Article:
Why are liberal-arts degrees valuable in the marketplace?

The governor of Florida, Rick Scott, declared that he wants to eliminate the liberal arts majors at state universities and community colleges because he does not think that they produce job skills.  However, liberal arts majors (humanities, social sciences, science, and math) do better on tests of learning than job-oriented majors like business, education, and engineering.

Liberal arts majors earn less immediately after college, but their incomes grow more quickly than job-oriented majors and ten years after graduation, they earn about the same amount as job-oriented majors despite the fact that they are more likely to work at nonprofits which pay less.  Liberal arts majors earn a lot because the most important part of education is learning how to learn and exercising thinking and communication skills.  This is why economics majors do so well at getting into law schools and have such high earnings: it is a challenging major.  But how much you get out of your education depends upon how much work you put into it.  An economics major who wants to scrape by won’t do as well later as one who is challenged by wanting to master difficult material.

Leonhardt, NYTimes.com:

A century ago, the United States decided to make high school nearly universal. Around the same time, much of Europe decided that universal high school was a waste. Not everybody, European intellectuals argued, should go to high school.
It’s clear who made the right decision. The educated American masses helped create the American century, as the economists Claudia Goldin and Lawrence Katz have written. The new ranks of high school graduates made factories more efficient and new industries possible.
Today, we are having an updated version of the same debate. Television, newspapers and blogs are filled with the case against college for the masses… The evidence is overwhelming that college is a better investment for most graduates than in the past. A new study even shows that a bachelor’s degree pays off for jobs that don’t require one: secretaries, plumbers and cashiers. And, beyond money, education seems to make people happier and healthier.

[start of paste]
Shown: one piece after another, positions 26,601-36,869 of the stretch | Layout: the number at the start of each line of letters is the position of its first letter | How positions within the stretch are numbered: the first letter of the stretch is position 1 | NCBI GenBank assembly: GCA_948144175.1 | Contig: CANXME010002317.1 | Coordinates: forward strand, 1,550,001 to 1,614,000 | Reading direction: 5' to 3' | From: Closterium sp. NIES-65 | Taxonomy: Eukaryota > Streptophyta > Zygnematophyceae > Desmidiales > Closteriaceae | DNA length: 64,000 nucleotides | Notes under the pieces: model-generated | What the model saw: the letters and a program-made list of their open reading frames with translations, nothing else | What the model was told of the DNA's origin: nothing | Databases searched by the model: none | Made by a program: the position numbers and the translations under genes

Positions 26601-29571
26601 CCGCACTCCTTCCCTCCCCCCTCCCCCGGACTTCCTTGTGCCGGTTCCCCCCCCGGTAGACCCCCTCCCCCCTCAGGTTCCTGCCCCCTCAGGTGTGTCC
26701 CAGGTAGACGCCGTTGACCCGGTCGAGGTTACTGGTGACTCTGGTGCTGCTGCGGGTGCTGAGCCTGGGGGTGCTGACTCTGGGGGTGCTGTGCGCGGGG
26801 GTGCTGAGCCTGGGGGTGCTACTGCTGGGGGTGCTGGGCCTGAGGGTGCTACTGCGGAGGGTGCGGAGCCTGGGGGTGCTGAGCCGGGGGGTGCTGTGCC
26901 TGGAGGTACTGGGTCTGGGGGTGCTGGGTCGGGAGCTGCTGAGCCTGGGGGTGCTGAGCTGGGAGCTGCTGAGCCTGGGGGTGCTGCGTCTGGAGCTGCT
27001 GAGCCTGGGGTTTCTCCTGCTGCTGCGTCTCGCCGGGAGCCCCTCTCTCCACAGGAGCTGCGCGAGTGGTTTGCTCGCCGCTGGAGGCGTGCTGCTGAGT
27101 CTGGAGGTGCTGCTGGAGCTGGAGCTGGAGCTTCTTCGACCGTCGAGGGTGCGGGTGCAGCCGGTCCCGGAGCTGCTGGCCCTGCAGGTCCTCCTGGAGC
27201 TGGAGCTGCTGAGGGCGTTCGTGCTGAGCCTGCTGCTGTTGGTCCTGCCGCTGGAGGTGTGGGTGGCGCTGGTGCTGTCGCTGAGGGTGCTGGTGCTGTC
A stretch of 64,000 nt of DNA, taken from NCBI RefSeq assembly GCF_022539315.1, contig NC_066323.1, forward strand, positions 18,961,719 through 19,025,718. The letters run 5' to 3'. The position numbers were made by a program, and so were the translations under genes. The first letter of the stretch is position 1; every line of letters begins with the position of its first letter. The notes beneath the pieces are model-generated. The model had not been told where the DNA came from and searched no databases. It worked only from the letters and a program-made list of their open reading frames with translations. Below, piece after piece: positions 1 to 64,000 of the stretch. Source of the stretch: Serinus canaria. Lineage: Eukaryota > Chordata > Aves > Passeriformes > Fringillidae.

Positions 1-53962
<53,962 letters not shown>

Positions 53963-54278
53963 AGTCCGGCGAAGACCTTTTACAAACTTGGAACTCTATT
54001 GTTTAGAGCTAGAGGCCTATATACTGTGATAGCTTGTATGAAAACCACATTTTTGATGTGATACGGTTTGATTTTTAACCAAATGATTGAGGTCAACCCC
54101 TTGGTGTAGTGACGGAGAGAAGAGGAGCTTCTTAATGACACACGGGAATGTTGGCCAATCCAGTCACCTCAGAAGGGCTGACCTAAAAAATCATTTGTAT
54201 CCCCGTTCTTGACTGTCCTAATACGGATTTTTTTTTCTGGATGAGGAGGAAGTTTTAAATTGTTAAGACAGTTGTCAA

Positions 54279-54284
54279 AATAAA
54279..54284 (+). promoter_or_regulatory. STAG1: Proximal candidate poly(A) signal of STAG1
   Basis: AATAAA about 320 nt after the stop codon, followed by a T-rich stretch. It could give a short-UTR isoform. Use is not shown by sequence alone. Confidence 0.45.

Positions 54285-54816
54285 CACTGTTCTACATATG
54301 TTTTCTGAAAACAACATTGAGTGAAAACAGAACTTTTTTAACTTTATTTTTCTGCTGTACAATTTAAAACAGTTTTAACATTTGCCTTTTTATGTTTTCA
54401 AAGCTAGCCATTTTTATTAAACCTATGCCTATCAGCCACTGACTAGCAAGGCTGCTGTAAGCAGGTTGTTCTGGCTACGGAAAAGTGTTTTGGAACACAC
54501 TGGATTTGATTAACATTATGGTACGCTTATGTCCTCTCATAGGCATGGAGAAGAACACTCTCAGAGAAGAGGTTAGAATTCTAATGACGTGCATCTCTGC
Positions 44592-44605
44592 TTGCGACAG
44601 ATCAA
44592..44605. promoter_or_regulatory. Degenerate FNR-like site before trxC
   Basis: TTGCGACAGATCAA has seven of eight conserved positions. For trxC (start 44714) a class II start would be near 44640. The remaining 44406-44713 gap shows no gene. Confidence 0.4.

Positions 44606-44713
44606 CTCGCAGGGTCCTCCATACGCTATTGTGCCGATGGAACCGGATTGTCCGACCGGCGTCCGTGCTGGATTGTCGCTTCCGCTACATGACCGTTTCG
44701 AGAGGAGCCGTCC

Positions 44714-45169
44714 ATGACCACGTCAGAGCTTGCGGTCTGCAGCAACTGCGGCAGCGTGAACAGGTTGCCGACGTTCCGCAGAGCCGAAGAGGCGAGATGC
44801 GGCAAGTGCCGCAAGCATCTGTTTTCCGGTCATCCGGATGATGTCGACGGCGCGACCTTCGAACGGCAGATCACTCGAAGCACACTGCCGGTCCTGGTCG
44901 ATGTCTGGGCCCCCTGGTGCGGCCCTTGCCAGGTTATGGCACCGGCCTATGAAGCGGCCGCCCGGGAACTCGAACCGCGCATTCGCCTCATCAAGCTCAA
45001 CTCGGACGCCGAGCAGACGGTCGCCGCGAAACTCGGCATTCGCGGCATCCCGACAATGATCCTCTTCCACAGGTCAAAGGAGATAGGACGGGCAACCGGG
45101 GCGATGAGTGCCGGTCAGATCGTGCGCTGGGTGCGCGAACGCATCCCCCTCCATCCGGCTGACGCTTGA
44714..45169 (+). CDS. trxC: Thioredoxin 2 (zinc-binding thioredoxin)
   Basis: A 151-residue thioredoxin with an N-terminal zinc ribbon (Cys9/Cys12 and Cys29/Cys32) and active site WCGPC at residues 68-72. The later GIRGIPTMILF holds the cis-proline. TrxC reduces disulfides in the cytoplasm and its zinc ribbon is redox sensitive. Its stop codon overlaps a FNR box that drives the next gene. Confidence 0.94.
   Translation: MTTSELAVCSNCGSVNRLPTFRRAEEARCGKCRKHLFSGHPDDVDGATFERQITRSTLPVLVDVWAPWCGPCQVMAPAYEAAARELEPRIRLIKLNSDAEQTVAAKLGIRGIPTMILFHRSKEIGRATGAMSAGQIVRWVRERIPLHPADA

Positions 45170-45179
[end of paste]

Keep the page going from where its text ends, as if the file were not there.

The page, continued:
…the returns from a degree have soared. Three decades ago, full-time workers with a bachelor’s degree made 40 percent more than those with only a high-school diploma. Last year, the gap reached 83 percent. College graduates, though hardly immune from the downturn, are also far less likely to be unemployed than non-graduates. Skeptics like to point out that the income gap isn’t rising as fast as it once was, especially for college graduates who don’t get an advanced degree.
The Hamilton Project, a research group in Washington, has just finished a comparison of college with other investments. It found that college tuition in recent decades has delivered an inflation-adjusted annual return of more than 15 percent. For stocks, the historical return is 7 percent. For real estate, it’s less than 1 percent.
Another study being released this weekend — by Anthony Carnevale and Stephen J. Rose of Georgetown — breaks down the college premium by occupations and shows that college has big benefits even in many fields where a degree is not crucial.
Construction workers, police officers, plumbers, retail salespeople and secretaries, among others, make significantly more with a degree than without one. Why? Education helps people do higher-skilled work, get jobs with better-paying companies or open their own businesses.

None of this means colleges are perfect. Many have abysmal graduation rates. Yet the answer is to improve colleges, not abandon them. …
think about it this way: People tend to be clear-eyed about this debate in their own lives. For instance, when researchers asked low-income teenagers how much more college graduates made than non-graduates, the teenagers made excellent estimates. And in a national survey, 94 percent of parents said they expected their child to go to college.
Then there are the skeptics themselves, the professors, journalists and others who say college is overrated. They, of course, have degrees and often spend tens of thousands of dollars sending their children to expensive colleges.
I don’t doubt that the skeptics are well meaning. But, in the end, their case against college is an elitist one — for me and not for thee. And that’s rarely good advice.

Similarly, Abhijit Banerjee and Esther Duflo’s book Poor Economics shows evidence that subsistence farmers in developing countries earn higher incomes with more education even though they are basically just full-time gardeners who are so poor they scarcely have any tools.  Many subsistence farmers only use an eye hoe, a machete, and a bucket.  For some reason, education makes them more productive even though their work doesn’t require education and doesn’t involve reading, history, nor arithmetic in any obvious way.

Posted in Labor

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